Integrators 74 and 76 are reset integrators. In FIG. 6 these integrators are constructed as conventional operational amplifier integrators, including operational amplifiers 80 having integrating capacitors 82 connected from the outputs to the inputs thereof, and having input resistors 84. The time constants of integrators 74 and 76 are set by the respective values of the resistors 84, 72, and 100 and capacitor 82. The value of these time constants are discussed below. Each integrator has a switch 86 connected across capacitor 82 for resetting the integrator to zero prior to each integration. Switchs 86 may be controlled, for example, by the S0 signal which produces the I0 stator current pulse.
The outputs of integrators 74 and 76 are respectively applied to two A/D converters 90 and 92. In response to a convert signal C from timing logic 70, A/D converters 90 and 92 provide a digital representation of the voltage present at the outputs of integrators 74 and 76. The input to integrator 74 is applied through a switch 94 which is controlled by the S1 signal from timing logic 70. Similarly, the input to integrator 76 is controlled by a switch 96 which is controlled by the S2 signal from timing logic 70.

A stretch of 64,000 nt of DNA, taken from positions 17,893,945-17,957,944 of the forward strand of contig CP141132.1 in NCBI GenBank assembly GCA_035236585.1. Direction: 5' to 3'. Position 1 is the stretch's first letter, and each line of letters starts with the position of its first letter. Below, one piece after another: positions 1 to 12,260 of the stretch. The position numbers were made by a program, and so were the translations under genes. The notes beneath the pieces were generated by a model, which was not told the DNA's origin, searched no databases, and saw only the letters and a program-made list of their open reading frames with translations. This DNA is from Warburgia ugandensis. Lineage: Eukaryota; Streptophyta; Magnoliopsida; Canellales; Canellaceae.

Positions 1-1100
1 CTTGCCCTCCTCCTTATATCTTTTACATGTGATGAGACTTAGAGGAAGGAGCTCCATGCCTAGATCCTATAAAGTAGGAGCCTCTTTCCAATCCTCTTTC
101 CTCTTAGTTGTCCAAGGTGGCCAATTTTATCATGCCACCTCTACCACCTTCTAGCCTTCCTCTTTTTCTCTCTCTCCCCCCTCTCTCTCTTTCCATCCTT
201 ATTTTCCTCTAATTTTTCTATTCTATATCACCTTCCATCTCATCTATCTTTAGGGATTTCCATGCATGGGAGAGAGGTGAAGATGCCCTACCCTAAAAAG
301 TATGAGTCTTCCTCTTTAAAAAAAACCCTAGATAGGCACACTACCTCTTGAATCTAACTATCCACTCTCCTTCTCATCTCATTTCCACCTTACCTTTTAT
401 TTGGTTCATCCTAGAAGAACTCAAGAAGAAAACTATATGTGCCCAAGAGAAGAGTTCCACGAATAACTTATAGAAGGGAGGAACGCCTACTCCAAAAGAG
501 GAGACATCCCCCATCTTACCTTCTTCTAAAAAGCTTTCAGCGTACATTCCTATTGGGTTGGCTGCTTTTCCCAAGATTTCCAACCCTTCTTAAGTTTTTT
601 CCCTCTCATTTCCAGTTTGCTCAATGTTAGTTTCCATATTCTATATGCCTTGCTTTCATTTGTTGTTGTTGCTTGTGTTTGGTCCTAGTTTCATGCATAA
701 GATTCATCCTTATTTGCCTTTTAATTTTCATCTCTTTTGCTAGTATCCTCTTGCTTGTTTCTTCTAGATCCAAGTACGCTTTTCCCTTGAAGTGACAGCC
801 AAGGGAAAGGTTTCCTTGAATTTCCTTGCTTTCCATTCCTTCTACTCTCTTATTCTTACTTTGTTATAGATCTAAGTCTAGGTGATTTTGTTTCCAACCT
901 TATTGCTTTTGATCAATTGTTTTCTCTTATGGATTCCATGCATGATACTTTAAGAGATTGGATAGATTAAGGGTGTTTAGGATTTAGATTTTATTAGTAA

The operation of the circuitry shown in FIG. 6 will be described with reference to the waveforms shown in FIGS. 7 and 8. The measurement cycle begins with a current pulse having a magnitude of I0 being driven through stator windings 44a and 44b. This is shown by waveform 102 in FIG. 8 which represents the stator current IS flowing in lines 46. The duration of the current pulse is determined by the rotor time constant, which is typically on the order of several hundred milliseconds. The I0 current pulse should be long enough that the voltage across lines 46 and the magnetic flux within the motor reach a substantially steady-state condition during the current pulse. Typically, the I0 current pulse will have a duration tp of a few seconds or less.